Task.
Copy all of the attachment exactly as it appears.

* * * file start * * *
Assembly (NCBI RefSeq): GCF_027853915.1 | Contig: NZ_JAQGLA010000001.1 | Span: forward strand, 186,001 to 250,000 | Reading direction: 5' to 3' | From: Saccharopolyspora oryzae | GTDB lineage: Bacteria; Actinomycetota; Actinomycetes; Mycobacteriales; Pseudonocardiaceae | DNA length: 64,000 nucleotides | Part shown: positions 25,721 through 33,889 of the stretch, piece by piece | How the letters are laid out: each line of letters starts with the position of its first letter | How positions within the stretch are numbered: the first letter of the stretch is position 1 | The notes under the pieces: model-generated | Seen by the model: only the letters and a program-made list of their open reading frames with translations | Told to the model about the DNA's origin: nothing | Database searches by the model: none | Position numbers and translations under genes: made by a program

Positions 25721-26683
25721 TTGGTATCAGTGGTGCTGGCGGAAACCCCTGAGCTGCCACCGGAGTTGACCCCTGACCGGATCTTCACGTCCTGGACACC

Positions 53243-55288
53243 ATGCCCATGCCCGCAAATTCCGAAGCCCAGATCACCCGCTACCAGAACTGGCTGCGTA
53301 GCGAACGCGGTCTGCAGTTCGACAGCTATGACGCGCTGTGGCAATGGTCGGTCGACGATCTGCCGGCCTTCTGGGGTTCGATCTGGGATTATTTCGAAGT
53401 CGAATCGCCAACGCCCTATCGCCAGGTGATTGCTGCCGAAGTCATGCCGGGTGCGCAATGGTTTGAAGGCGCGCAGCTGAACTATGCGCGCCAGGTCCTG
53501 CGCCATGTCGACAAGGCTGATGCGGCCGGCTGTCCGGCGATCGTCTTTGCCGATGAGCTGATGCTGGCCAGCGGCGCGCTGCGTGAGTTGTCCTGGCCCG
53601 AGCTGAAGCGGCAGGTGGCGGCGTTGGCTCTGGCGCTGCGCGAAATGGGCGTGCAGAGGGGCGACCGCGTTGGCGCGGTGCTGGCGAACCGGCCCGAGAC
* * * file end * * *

Assembly (NCBI RefSeq): GCF_027853915.1 | Contig: NZ_JAQGLA010000001.1 | Span: forward strand, 186,001 to 250,000 | Reading direction: 5' to 3' | From: Saccharopolyspora oryzae | GTDB lineage: Bacteria; Actinomycetota; Actinomycetes; Mycobacteriales; Pseudonocardiaceae | DNA length: 64,000 nucleotides | Part shown: positions 25,721 through 33,889 of the stretch, piece by piece | How the letters are laid out: each line of letters starts with the position of its first letter | How positions within the stretch are numbered: the first letter of the stretch is position 1 | The notes under the pieces: model-generated | Seen by the model: only the letters and a program-made list of their open reading frames with translations | Told to the model about the DNA's origin: nothing | Database searches by the model: none | Position numbers and translations under genes: made by a program

Positions 25721-26683
25721 TTGGTATCAGTGGTGCTGGCGGAAACCCCTGAGCTGCCACCGGAGTTGACCCCTGACCGGATCTTCACGTCCTGGACACC

Positions 53243-55288
53243 ATGCCCATGCCCGCAAATTCCGAAGCCCAGATCACCCGCTACCAGAACTGGCTGCGTA
53301 GCGAACGCGGTCTGCAGTTCGACAGCTATGACGCGCTGTGGCAATGGTCGGTCGACGATCTGCCGGCCTTCTGGGGTTCGATCTGGGATTATTTCGAAGT
53401 CGAATCGCCAACGCCCTATCGCCAGGTGATTGCTGCCGAAGTCATGCCGGGTGCGCAATGGTTTGAAGGCGCGCAGCTGAACTATGCGCGCCAGGTCCTG
53501 CGCCATGTCGACAAGGCTGATGCGGCCGGCTGTCCGGCGATCGTCTTTGCCGATGAGCTGATGCTGGCCAGCGGCGCGCTGCGTGAGTTGTCCTGGCCCG
53601 AGCTGAAGCGGCAGGTGGCGGCGTTGGCTCTGGCGCTGCGCGAAATGGGCGTGCAGAGGGGCGACCGCGTTGGCGCGGTGCTGGCGAACCGGCCCGAGAC